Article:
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Achieving Resolution Independence

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This tutorial will teach you two techniques to achieve resolution independence using Allegro 5.

By resolution independence we mean that, for example, if you design your game for a resolution of 640x480 and you want to support fullscreen resolutions it shouldn't matter what resolution the player actually uses, you just stretch the intended resolution of 640x480 so it fits with whatever resolution the player is using.

These techniques of course also applies to whether you simply want a low resolution but want to stretch it in a windowed display too. For example, if you're designing a retro game with a target resolution of 320x240 and want the game to be windowed at a size of say 800x600, then you do basically the same things as described below.

Using transformations

This technique is preferred if your game is using a lot of primitives.

We create a fullscreen windowed display, which means that we create a window that covers the entire screen and thus automatically using the user's native resolution. We then calculate the scaling factors (sx and sy) by dividing the width and height of the created display by the width and height of the resolution we're designing the game for. Then we scale the display using a transformation. This needs to only be done once during initialization.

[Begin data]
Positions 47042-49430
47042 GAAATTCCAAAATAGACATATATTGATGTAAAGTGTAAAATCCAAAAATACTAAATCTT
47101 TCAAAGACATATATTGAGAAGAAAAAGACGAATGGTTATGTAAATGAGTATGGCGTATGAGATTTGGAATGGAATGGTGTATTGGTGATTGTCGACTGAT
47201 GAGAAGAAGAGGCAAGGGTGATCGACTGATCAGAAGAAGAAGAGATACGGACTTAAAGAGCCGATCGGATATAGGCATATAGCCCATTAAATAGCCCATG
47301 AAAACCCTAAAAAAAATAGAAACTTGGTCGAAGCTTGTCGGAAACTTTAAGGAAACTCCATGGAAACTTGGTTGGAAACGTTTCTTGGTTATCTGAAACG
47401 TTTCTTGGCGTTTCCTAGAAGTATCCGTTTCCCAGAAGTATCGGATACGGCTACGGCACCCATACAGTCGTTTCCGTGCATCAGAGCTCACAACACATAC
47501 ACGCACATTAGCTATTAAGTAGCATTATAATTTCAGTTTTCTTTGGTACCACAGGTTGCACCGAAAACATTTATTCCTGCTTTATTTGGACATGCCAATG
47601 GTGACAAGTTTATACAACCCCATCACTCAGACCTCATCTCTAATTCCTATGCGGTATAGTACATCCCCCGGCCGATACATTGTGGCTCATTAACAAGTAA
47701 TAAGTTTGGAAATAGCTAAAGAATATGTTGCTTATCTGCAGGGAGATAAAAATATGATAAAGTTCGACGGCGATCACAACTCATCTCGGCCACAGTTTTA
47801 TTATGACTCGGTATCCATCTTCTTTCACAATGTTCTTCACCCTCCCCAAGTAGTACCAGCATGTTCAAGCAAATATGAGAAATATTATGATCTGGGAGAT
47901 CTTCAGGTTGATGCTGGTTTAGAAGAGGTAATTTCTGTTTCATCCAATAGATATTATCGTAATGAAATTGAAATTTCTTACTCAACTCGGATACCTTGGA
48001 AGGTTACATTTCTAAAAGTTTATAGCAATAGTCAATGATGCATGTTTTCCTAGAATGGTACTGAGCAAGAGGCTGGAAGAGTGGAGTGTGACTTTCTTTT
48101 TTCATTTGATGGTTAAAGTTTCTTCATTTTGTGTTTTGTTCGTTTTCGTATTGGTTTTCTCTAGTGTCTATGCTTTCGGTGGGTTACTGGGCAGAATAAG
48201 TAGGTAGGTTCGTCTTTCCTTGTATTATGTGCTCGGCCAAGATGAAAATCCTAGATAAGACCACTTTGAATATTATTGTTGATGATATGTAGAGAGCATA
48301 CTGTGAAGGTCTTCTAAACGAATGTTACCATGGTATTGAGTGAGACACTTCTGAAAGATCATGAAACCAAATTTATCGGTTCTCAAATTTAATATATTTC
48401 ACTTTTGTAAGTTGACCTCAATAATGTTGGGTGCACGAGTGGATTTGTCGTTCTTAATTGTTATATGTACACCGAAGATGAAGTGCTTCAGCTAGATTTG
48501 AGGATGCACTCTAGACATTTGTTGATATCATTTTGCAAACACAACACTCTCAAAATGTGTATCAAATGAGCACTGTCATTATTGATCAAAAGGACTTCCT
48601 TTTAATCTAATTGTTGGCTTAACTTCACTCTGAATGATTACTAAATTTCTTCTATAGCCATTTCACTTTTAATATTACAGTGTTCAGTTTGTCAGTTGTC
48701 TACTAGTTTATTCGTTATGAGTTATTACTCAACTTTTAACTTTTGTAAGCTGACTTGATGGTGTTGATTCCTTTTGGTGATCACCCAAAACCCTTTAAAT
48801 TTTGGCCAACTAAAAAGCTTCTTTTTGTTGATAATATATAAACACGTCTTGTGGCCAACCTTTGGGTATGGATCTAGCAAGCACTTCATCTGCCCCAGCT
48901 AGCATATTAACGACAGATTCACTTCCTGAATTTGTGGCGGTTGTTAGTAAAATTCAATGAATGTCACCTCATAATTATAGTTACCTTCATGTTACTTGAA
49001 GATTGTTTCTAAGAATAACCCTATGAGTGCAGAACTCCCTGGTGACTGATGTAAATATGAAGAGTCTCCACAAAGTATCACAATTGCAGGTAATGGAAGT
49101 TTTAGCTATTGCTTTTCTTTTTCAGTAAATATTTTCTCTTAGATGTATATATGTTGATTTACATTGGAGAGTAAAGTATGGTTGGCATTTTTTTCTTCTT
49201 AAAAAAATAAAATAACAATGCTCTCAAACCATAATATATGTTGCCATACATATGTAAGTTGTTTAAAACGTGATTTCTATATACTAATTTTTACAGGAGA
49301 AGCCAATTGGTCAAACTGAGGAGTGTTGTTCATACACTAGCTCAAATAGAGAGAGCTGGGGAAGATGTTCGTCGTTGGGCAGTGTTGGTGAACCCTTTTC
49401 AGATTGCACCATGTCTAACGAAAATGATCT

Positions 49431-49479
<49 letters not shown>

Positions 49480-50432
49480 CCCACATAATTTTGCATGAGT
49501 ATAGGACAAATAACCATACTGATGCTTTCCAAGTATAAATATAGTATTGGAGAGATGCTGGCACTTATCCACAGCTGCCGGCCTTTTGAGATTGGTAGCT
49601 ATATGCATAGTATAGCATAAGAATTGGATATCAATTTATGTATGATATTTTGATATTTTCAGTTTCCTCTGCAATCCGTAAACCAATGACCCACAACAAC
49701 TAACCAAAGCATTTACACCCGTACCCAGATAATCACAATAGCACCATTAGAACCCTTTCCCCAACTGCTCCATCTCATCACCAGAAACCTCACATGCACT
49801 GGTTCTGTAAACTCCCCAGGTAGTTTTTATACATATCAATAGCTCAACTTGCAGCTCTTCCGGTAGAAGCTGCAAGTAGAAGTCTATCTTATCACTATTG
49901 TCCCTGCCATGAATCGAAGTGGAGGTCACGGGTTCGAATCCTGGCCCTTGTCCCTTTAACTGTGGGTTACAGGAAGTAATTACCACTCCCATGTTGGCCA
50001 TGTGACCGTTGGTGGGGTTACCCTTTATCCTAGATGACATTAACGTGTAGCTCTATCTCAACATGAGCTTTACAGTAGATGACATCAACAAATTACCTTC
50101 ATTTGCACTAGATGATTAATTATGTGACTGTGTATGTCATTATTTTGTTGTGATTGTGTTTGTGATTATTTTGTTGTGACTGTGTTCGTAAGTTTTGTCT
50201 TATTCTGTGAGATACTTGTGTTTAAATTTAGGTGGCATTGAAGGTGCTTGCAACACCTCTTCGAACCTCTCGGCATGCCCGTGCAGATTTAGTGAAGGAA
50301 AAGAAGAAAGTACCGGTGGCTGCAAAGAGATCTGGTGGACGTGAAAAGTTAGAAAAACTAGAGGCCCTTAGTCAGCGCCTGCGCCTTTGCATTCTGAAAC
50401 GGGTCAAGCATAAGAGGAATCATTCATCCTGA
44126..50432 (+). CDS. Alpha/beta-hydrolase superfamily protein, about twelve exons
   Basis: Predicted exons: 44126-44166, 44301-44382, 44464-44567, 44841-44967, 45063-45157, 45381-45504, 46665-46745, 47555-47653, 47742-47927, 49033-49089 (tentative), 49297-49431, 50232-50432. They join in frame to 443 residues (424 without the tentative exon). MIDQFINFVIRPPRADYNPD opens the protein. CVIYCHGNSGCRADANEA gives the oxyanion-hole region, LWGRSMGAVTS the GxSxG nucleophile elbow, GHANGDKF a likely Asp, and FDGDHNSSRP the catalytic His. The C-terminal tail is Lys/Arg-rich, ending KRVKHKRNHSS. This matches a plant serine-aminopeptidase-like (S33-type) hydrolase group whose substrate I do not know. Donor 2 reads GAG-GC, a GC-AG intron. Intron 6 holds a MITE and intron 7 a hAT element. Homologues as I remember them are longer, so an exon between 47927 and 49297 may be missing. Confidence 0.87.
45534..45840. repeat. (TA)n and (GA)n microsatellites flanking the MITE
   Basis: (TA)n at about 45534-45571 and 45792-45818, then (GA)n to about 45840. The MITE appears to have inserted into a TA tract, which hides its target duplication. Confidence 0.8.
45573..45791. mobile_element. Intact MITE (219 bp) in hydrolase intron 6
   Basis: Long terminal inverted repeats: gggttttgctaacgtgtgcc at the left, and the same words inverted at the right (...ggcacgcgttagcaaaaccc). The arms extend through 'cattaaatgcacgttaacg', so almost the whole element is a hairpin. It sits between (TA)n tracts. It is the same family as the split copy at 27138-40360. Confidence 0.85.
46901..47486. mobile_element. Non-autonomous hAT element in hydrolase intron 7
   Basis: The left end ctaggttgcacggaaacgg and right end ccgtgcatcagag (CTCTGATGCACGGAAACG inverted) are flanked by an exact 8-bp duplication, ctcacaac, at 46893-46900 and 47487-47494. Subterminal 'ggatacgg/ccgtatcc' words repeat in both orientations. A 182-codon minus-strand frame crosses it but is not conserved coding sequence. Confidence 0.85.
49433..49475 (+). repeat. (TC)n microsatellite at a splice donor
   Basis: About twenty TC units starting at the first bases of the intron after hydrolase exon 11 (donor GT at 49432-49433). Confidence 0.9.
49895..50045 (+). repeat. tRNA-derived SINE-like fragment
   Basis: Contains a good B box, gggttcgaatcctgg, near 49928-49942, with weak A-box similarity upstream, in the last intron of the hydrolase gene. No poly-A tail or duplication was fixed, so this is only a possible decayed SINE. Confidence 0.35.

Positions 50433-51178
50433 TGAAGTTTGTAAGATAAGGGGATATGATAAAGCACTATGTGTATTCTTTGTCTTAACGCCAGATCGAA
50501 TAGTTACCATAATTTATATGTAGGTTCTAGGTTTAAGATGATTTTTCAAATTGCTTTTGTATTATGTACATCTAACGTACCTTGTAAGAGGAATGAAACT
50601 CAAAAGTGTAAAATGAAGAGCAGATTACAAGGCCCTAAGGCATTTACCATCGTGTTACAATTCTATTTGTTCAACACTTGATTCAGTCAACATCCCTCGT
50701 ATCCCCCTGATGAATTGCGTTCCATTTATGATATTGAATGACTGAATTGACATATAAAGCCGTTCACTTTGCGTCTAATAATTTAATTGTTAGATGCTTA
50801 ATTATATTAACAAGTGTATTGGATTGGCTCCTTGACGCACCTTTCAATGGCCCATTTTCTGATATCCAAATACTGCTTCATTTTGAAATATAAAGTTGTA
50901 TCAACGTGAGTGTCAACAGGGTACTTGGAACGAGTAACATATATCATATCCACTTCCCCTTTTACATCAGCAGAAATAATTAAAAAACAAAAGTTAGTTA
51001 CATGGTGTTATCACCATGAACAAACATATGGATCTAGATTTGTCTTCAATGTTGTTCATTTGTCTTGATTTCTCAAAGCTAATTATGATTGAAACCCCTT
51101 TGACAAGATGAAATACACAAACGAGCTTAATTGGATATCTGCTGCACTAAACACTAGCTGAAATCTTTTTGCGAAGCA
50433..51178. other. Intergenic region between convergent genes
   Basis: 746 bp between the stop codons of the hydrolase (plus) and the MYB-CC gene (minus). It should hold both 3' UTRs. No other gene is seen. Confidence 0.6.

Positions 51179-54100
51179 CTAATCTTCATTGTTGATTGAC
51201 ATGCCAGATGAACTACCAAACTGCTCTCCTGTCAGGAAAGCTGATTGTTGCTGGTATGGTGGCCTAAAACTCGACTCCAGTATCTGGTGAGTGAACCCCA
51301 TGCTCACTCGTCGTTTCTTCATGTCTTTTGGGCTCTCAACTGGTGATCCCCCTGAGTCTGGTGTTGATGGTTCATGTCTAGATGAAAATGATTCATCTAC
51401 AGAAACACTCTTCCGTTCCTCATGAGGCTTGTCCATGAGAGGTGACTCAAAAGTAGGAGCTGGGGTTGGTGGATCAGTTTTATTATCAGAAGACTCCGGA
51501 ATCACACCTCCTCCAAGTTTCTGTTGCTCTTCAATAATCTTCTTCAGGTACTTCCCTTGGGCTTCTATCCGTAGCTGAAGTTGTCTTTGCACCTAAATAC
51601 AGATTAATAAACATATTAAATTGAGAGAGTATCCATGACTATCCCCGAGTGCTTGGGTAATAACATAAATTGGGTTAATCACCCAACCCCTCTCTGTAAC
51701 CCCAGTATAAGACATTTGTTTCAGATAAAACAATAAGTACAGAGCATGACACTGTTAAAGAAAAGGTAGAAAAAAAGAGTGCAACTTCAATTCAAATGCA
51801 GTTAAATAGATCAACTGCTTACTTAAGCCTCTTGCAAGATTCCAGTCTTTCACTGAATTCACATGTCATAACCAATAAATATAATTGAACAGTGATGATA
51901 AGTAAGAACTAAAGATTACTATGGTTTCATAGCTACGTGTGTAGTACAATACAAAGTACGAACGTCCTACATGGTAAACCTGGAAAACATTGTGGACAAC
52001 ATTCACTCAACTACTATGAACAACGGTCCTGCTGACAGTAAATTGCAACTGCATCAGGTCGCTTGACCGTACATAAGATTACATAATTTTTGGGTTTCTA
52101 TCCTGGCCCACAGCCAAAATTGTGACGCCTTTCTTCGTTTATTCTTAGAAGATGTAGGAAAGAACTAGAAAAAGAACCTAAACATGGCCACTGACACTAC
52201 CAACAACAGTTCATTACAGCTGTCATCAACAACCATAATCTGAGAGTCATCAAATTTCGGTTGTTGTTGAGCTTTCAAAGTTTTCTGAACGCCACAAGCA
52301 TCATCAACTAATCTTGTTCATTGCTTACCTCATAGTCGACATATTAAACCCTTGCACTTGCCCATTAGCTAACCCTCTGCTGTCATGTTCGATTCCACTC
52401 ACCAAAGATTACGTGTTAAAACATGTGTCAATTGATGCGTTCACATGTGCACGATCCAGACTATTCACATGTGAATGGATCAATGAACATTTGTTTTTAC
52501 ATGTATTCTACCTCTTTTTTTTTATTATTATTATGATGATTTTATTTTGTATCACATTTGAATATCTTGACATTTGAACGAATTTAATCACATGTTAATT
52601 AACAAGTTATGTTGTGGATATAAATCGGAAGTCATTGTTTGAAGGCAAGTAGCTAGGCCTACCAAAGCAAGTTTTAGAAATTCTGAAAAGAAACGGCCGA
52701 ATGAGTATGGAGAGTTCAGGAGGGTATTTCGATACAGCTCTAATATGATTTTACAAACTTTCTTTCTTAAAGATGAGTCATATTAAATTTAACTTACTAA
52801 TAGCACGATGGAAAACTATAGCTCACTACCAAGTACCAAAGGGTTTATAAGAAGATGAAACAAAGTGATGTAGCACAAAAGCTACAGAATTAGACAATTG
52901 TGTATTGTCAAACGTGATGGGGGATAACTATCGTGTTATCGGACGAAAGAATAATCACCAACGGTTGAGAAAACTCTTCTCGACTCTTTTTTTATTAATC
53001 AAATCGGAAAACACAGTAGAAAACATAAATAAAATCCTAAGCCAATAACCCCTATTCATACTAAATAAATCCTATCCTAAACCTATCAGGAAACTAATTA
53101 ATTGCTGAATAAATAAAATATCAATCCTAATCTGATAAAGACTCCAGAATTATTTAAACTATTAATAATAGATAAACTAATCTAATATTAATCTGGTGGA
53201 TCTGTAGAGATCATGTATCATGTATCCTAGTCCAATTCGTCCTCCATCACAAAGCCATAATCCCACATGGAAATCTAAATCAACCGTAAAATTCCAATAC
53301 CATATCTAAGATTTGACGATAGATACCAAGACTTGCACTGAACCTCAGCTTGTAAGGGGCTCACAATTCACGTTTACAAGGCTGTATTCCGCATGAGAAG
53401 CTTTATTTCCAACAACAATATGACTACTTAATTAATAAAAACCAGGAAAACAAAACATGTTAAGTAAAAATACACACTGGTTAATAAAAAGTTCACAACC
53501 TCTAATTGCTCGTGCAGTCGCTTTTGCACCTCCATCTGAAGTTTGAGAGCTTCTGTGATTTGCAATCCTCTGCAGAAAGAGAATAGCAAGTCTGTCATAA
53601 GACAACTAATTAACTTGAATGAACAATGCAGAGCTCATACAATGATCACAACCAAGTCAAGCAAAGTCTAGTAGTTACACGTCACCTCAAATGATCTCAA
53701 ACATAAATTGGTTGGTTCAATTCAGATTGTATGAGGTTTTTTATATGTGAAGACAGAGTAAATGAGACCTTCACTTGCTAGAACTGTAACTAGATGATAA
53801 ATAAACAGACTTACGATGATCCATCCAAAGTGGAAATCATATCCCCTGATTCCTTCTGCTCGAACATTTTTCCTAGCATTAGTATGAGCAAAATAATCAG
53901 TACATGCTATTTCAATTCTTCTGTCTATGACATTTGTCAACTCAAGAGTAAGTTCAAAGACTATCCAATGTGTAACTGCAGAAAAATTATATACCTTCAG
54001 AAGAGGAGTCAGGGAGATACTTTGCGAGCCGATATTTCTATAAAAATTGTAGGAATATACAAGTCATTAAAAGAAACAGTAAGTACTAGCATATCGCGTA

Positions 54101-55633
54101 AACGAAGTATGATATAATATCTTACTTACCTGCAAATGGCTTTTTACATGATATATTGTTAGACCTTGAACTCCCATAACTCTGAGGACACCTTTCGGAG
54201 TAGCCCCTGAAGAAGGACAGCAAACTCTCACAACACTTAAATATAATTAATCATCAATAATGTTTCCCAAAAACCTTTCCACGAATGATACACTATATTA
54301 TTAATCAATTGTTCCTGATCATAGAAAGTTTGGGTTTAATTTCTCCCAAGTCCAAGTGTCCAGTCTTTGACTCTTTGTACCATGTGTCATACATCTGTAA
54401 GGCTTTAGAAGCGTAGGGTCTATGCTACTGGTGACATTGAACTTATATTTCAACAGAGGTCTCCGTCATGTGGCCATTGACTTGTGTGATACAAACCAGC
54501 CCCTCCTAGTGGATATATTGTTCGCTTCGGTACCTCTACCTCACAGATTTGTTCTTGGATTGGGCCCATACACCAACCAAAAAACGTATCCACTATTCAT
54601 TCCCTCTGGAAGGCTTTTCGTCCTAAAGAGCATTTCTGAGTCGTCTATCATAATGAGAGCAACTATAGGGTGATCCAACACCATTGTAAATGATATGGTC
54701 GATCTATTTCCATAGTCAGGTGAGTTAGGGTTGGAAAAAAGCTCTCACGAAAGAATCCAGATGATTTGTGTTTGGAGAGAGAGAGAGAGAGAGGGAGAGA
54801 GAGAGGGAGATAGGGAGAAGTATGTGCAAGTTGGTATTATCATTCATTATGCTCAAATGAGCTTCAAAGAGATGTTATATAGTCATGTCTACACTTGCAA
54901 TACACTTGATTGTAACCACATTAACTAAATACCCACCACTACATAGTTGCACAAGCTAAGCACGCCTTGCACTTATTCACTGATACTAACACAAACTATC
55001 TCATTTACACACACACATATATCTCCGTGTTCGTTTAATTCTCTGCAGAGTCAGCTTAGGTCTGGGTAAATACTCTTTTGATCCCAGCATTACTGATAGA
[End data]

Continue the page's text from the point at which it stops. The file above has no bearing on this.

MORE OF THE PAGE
display = al_create_display(windowWidth, windowHeight);

windowWidth = al_get_display_width(display);
windowHeight = al_get_display_height(display);
int screenWidth = 640;
int screenHeight = 480;

float sx = windowWidth / (float)screenWidth;
float sy = windowHeight / (float)screenHeight;

al_scale_transform(&trans, sx, sy);

Using a stretched buffer

This technique is preferred if your game is using a lot of bitmaps.

We make use of a bitmap buffer which we then scale to cover the screen using al_draw_scaled_bitmap(). We need some more complex scaling calculations here, as we're essentially doing something called letterboxing. We can't just stretch the buffer onto the entire resolution as a game designed for 4:3 screens will look weird on widescreens and vice versa. Thus, we calculate the maximum we can stretch the buffer - and if it doesn't fit the entire screen then we're simply left with black bars on top and bottom and/or left and right.

// initialization
display = al_create_display(windowWidth, windowHeight);
buffer = al_create_bitmap(screenWidth, screenHeight);

// calculate scaling factor
int sx = windowWidth / screenWidth;
int sy = windowHeight / screenHeight;
int scale = std::min(sx, sy);

// calculate how much the buffer should be scaled
scaleW = screenWidth * scale;
scaleH = screenHeight * scale;
scaleX = (windowWidth - scaleW) / 2;
scaleY = (windowHeight - scaleH) / 2;

So, the last four variables are what we use when we update the screen every frame:

// render a frame
al_clear_to_color(al_map_rgb(0, 0, 0));
// draw everything in between here
al_clear_to_color(al_map_rgb(0, 0, 0));
al_draw_scaled_bitmap(buffer, 0, 0, screenWidth, screenHeight, scaleX, scaleY, scaleW, scaleH, 0);